Professional Development

Should First Impression Matter?

I attended what should have been an amazing event some time ago. Sadly, my memory of that event was marred by an incident that occurred before the event started. Upon arrival, I was unsure of the precise location of the event; as such I decided to ask a front desk staff who quite dismissively gave me a wrong direction. After wasting time in search of the location to no avail, I went back to the front desk staff but the response I received was quite disappointing. Speaking with harshness in their tone, this staff barely paid attention to whatever I had to say. Long story short, my impression of this staff was: how can such a rude staff be entrusted with being at the front desk?

Some months later, I had reason to encounter this staff more frequently than I ever envisaged. Initially, I was quite careful in relating with this staff as I did not want a déjà vu of my first encounter. Through repeated contacts and interactions, I had a rethink of my first impression of this staff. My impression of this staff soon moved from “how can such a rude person be a front desk staff” to “why was this person so rude that day?” As a result, I started thinking about the concept of “first impression”.

We hear a lot about the importance of making a great first impression which is almost synonymous to making a judgement about a person based on your initial contact with them. While it is true that your first impression of a person could say a lot about that person, it could also be the case that your first impression is just that – yours. In most cases, we make subjective judgement about others based on templates that have been formed by past experiences, backgrounds, preferences, information, etc. We project these templates on others, thereby forming an impression that might not be reflective of that person’s true nature. Sadly, we allow this, sometimes wrong impression, to influence our interactions and decisions.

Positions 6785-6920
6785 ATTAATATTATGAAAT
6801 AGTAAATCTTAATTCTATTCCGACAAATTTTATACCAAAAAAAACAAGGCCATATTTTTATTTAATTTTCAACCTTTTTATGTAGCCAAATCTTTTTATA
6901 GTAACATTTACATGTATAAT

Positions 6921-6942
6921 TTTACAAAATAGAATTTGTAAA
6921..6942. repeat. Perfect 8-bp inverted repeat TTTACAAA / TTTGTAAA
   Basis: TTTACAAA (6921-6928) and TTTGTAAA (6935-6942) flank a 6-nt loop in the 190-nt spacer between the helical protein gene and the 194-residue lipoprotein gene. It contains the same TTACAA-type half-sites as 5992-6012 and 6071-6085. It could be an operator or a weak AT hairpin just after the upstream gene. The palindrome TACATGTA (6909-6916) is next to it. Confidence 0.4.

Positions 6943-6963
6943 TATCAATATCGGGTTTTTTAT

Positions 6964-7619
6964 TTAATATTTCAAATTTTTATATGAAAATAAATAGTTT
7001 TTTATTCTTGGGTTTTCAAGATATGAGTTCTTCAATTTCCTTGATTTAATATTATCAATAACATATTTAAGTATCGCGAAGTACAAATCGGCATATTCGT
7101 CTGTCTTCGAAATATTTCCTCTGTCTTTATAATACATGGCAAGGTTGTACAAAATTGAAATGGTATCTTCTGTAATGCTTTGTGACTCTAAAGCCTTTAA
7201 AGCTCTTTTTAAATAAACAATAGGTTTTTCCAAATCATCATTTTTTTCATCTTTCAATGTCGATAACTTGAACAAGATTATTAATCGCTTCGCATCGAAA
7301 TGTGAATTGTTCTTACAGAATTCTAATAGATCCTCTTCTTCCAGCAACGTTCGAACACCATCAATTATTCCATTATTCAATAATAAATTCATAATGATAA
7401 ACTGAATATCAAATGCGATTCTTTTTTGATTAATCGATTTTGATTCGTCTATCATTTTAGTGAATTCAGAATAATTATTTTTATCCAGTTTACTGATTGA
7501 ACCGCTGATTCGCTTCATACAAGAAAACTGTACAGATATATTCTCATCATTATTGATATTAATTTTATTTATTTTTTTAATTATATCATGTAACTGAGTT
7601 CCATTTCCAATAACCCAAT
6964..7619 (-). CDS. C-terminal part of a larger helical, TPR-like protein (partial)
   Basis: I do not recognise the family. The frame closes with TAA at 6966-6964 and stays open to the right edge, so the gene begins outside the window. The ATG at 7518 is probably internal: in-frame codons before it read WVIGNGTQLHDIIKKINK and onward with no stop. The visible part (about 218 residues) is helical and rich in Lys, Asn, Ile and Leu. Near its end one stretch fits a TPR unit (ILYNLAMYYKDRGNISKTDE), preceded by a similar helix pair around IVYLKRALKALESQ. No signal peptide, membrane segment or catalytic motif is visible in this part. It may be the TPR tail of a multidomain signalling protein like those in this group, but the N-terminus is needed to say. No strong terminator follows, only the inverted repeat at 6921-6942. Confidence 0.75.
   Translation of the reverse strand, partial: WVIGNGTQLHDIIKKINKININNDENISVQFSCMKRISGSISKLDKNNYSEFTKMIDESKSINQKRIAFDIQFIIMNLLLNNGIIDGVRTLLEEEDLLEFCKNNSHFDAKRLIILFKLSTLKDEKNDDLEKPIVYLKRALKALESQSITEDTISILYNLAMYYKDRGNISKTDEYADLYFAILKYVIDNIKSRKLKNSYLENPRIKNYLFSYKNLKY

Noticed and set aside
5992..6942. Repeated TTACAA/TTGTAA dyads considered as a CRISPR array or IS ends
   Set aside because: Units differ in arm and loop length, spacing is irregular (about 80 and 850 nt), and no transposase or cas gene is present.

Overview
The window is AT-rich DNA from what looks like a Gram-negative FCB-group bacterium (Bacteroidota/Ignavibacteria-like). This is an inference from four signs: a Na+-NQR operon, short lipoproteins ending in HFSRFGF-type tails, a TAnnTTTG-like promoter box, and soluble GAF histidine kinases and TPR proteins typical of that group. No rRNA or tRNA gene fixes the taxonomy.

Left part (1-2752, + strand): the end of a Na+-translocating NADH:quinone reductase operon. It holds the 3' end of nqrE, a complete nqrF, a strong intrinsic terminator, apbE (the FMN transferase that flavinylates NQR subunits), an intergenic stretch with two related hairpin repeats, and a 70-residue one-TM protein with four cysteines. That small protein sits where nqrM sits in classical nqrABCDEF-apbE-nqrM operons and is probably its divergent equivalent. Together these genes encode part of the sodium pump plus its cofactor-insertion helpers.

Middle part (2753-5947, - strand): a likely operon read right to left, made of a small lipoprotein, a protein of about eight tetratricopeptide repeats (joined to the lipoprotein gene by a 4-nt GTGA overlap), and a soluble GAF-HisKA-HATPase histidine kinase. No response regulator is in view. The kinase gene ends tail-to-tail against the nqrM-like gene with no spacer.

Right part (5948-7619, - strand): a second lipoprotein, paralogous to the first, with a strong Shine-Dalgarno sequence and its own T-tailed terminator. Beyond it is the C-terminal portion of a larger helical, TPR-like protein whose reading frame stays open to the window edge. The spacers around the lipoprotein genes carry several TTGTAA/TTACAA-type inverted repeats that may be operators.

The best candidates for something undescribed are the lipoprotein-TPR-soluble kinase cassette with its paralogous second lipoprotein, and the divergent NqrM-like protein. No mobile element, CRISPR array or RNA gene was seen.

Should we then completely disregard the concept of first impression? Not necessarily. Rather than striving (or pretending) not to make a first impression, I think we should be more conscious of the impressions we make of others as this could be influenced by several factors which might have little or nothing to do with that person. We should also be aware of unconscious biases that could interfere with our interpretation of a person’s appearance or behaviour during our initial contact or interaction with them. The nicest, loveliest, most helpful person in the world who is having a terrible day could be misjudged by a stranger as a person who is mean, impatient, unhelpful, etc. Therefore, before you form an impression about that person, be as objective as possible and be prepared to give the benefit of the doubt where necessary.

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